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J Chem Inf Comput Sci. 1998 Mar-Apr;38(2):189-99.

Mining the NCI anticancer drug discovery databases: genetic function approximation for the QSAR study of anticancer ellipticine analogues.

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Laboratory of Molecular Pharmacology, National Cancer Institute, National Institutes of Health, Bethesda, Maryland 20892, USA.


The U.S. National Cancer Institute (NCI) conducts a drug discovery program in which approximately 10,000 compounds are screened every year in vitro against a panel of 60 human cancer cell lines from different organs of origin. Since 1990, approximately 63,000 compounds have been tested, and their patterns of activity profiled. Recently, we analyzed the antitumor activity patterns of 112 ellipticine analogues using a hierarchical clustering algorithm. Dramatic coherence between molecular structures and activity patterns was observed qualitatively from the cluster tree. In the present study, we further investigate the quantitative structure-activity relationships (QSAR) of these compounds, in particular with respect to the influence of p53-status and the CNS cell selectivity of the activity patterns. Independent variables (i.e., chemical structural descriptors of the ellipticine analogues) were calculated from the Cerius2 molecular modeling package. Important structural descriptors, including partial atomic charges on the ellipticine ring-forming atoms, were identified by the recently developed genetic function approximation (GFA) method. For our data set, the GFA method gave better correlation and cross-validation results (R2 and CVR2 were usually approximately 0.3 higher) than did classical stepwise linear regression. A procedure for improving the performance of GFA is proposed, and the relative advantages and disadvantages of using GFA for QSAR studies are discussed.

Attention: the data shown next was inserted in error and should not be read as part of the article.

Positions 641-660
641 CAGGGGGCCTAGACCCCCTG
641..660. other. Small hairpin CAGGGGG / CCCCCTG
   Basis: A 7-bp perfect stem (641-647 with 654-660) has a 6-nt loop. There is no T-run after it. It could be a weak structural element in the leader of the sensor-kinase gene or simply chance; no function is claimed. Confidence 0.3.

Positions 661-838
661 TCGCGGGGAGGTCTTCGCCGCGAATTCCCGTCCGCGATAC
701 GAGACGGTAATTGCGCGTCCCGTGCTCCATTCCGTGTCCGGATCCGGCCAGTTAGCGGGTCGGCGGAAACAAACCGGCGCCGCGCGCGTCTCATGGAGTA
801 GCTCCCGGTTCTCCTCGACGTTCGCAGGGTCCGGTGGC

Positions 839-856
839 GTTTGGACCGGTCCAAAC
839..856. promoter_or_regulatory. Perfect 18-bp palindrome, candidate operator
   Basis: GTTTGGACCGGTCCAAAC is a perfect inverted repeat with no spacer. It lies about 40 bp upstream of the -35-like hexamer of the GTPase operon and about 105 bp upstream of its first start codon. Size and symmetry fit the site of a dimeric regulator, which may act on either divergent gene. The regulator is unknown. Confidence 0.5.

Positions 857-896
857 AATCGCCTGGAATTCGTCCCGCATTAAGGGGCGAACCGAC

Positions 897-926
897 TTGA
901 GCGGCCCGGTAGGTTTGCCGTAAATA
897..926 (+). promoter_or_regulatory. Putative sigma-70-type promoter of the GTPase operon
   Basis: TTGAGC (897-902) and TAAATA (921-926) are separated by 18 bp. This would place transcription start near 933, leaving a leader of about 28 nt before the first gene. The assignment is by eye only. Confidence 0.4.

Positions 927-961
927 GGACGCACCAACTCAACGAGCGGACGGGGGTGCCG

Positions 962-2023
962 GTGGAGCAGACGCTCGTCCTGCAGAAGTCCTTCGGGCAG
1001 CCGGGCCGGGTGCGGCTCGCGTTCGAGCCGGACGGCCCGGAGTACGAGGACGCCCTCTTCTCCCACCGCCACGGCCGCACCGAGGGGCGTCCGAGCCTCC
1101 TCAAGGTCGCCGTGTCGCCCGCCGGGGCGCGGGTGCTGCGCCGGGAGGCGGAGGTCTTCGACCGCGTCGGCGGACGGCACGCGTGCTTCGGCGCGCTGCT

[Indexed for MEDLINE]

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